A pre-sale campaign means that you will sell prototypes or early versions of your product through a PR (public relations) campaign, attracting new customers and benefitting from the traffic that it will draw to your website. You might end up selling all of your prototype products, which is fantastic as this revenue will allow you to build more and improve your profits. Be sure that you have enough product for the sale or you could arrange an exclusive event for a select few customers before you the official release of your product.
Ask friends and family
This might not sound like the best idea, but asking friends and family to invest in your business can often lead to success. You could ask a close friend or a family member who supports your vision to provide a percentage of money to help fund your business, with strict plans in place to repay them with interest.
Before you approach anyone asking for a loan, you will need to have a sound business plan in place, as well as a legally drawn up contract stating how and when you plan to repay the loan. This will reduce the likelihood of unpleasant surprises and shows your investors that you take their money and trust seriously.
You will need to seriously consider how the arrangement will be structured. Are you offering them an investment in your small business or is it a loan? This will affect the repayment options as well as the risk involved for them.
Explore all options
As a small business, start by looking for small business funding online and for small business loans in South Africa, then move onto the more creative outlets. If you explore all of your options, you will soon find the perfect solution to build your small business.
The best way to start is with a small business loan, as this is the most reliable way to gain funding and use other ways as secondary sources when the time comes to grow your venture. Remember to have a business plan in place first before you apply for any loans, whether it is from friends, family or a financial institution.
How Small Businesses Can Give Back Without Breaking The Bank
If you are not sure how to start giving back, below are some top tips on how to do just that… without breaking the bank.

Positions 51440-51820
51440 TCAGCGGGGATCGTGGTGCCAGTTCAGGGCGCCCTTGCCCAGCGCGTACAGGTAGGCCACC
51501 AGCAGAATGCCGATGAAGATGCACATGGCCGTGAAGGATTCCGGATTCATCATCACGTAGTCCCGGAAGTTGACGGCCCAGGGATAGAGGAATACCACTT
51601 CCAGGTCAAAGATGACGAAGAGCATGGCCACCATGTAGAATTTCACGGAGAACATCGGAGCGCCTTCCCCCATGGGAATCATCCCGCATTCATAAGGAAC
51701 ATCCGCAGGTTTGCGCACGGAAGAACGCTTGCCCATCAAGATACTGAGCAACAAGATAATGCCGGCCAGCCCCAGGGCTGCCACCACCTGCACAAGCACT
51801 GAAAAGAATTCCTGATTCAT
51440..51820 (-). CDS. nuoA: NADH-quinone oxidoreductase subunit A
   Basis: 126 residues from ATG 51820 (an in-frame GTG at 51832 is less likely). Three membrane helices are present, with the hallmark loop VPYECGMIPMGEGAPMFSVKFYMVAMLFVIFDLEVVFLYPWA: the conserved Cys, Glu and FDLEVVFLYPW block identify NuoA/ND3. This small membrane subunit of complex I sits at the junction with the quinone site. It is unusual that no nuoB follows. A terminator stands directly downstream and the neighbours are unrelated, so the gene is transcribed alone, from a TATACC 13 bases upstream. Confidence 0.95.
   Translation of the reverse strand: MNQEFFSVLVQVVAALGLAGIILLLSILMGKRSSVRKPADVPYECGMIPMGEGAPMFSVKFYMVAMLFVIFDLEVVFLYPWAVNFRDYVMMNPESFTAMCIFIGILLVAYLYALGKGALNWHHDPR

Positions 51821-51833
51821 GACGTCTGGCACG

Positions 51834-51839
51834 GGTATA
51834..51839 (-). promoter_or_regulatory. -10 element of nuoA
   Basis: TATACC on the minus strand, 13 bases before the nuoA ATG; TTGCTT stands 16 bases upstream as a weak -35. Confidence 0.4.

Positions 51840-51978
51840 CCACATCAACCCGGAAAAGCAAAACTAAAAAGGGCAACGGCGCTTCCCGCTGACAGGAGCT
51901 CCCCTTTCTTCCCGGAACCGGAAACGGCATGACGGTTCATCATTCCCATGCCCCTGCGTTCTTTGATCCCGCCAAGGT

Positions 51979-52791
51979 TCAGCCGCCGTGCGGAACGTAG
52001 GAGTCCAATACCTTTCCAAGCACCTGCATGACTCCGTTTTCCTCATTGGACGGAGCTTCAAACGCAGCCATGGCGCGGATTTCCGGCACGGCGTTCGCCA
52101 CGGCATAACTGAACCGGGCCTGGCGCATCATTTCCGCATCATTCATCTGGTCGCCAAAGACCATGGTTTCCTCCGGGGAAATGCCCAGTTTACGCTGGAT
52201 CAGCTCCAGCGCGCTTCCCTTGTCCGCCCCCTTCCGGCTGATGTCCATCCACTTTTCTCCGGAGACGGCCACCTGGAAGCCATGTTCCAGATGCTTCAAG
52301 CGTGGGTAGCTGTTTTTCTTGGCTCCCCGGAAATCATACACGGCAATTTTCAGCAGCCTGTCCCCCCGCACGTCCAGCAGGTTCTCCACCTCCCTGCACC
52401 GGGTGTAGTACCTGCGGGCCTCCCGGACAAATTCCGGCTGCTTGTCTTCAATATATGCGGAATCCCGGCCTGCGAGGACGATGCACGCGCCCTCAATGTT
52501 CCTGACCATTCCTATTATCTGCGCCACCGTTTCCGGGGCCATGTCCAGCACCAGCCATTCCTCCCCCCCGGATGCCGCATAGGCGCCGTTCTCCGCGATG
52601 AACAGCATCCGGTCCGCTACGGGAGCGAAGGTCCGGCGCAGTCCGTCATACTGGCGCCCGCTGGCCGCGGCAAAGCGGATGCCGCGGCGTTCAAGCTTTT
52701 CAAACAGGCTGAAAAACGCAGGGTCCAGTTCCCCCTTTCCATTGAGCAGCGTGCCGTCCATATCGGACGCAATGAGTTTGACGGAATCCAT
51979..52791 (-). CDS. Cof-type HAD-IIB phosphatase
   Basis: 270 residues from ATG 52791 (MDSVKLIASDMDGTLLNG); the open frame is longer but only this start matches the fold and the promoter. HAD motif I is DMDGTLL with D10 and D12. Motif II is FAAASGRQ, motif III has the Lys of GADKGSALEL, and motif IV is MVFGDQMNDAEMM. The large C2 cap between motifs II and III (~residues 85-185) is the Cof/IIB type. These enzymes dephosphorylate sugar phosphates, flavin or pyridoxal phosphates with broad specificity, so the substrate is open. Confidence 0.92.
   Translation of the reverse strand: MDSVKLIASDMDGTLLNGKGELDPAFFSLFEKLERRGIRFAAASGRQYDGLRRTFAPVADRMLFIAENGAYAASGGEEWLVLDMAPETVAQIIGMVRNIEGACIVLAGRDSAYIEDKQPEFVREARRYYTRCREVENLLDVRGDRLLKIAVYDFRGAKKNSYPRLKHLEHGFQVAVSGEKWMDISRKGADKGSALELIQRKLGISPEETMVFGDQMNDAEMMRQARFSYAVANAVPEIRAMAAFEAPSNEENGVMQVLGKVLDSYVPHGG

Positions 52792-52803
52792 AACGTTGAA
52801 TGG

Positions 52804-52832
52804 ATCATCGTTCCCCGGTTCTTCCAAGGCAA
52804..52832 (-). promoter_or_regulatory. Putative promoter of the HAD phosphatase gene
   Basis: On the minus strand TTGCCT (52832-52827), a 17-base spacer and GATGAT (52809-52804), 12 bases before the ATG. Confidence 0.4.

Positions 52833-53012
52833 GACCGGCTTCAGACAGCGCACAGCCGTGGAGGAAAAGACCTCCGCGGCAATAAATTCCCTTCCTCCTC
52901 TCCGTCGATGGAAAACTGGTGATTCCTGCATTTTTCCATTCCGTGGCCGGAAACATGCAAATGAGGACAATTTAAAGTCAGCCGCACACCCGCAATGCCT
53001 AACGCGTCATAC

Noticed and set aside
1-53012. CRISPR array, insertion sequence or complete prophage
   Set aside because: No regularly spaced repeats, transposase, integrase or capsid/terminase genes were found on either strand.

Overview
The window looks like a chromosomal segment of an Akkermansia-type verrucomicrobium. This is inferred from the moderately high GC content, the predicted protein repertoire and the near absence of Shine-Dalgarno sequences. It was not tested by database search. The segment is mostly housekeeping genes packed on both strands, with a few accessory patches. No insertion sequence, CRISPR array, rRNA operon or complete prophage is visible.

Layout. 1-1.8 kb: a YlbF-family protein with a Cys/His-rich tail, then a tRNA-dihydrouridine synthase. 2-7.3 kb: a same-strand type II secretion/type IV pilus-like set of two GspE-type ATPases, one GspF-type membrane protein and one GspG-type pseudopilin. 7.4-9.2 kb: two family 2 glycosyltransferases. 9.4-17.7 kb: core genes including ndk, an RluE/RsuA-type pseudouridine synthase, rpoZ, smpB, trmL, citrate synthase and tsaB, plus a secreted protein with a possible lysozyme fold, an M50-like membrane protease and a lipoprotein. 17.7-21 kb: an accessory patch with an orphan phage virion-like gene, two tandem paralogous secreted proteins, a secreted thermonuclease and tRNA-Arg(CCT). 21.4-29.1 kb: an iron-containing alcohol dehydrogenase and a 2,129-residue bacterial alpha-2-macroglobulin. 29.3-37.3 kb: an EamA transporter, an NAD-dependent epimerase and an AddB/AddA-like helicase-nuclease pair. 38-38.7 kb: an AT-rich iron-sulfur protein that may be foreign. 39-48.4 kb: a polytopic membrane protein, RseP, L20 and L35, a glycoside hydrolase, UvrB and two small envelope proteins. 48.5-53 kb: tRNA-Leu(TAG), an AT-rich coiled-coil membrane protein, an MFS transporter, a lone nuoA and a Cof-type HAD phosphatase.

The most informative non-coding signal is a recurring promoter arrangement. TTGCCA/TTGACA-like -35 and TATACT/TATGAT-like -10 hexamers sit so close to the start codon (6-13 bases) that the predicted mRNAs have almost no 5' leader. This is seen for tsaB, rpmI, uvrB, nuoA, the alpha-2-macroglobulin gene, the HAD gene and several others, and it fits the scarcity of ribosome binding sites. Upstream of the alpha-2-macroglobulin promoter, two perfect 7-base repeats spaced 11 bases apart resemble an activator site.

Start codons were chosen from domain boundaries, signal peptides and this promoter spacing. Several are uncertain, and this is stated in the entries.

As a small business owner, you might think that charitable giving is impossible on your small budget. But, this is not true. You can donate to a charity or contribute to a fundraiser, even if you have a startup or small business budget. You just have to be creative about it.
In today’s world, more and more consumers care deeply about social causes, which means that you need to seek ways to incorporate giving back into your business strategy. If you are not sure how to start giving back, below are some top tips on how to do just that… without breaking the bank.
Encourage your team to volunteer
You will see many calls from charities, such as MSF, to donate time and resources. One way to give back without breaking the bank is by encouraging your team to volunteer and offering paid time off as an incentive for them to volunteer at a charity.
You can give your employees a specific amount of time each month or quarter for volunteer work, and you will soon notice morale improving. It will also increase your community involvement and visibility in your community. You will have to ask your team which days they would prefer to volunteer, as many people might prefer the weekend over a Monday or other weekday.
Use your talents
Giving back does not always have to mean making a monetary donation. You can use the talents of the people in your business to give back to clients, or you can offer your services pro bono to charities that could use them.
For example, if you are a marketing agency, you can offer to upgrade a charity’s website or write content for their social media pages. If you are a financial business, offer a free day of accounting services to a charity that desperately needs some bookkeeping help.
Using your talents costs you nothing but can help to make a significant impact on the cause that is closest to your heart.
Set up a collection jar in the office
If you have chosen a charity, such as MSF to donate to, it can be difficult to find the funds in a small business. A simple but effective way to collect some funds is to set up a collection jar in the office for employees to contribute to.
Be sure that your collection jar is placed in a high traffic area of the office, such as in the kitchen or on the way to the coffee machine. You can make it fun by running a competition of who can donate the most and offering a prize, or you could ask those who bring in their own lunches to donate what they would have spent on purchasing a lunch that day. Be sure that your staff never feel forced into giving a large amount of money, but remind them the jar is for a good cause.
Launch a charity drive
If money and time are in short supply in your small business, you can still give back by launching a charity drive. You can collect anything from books and clothes for children, tinned food and bedding for an animal shelter or even tinned goods for a soup kitchen.
Be sure to choose a charity that everyone in your office agrees with supporting, otherwise it will be difficult to encourage everyone to take part. Take it one step further and ask your local community to contribute to your charity drive. Set up a place in your office where people can drop items off and offer them a thank you card or note so that they feel appreciated. Make posts on your social media platforms before, during and after the drive, and ensure that you share photographs of your company donating the goods to your chosen charity.
Use your voice
If you know about a cause, such as the outbreak of Ebola in the DRC in 2017, then as a business you can use your voice to make people aware of it. You can create a social media campaign for a charity or join in their advocacy, lobbying, letter writing, and other efforts.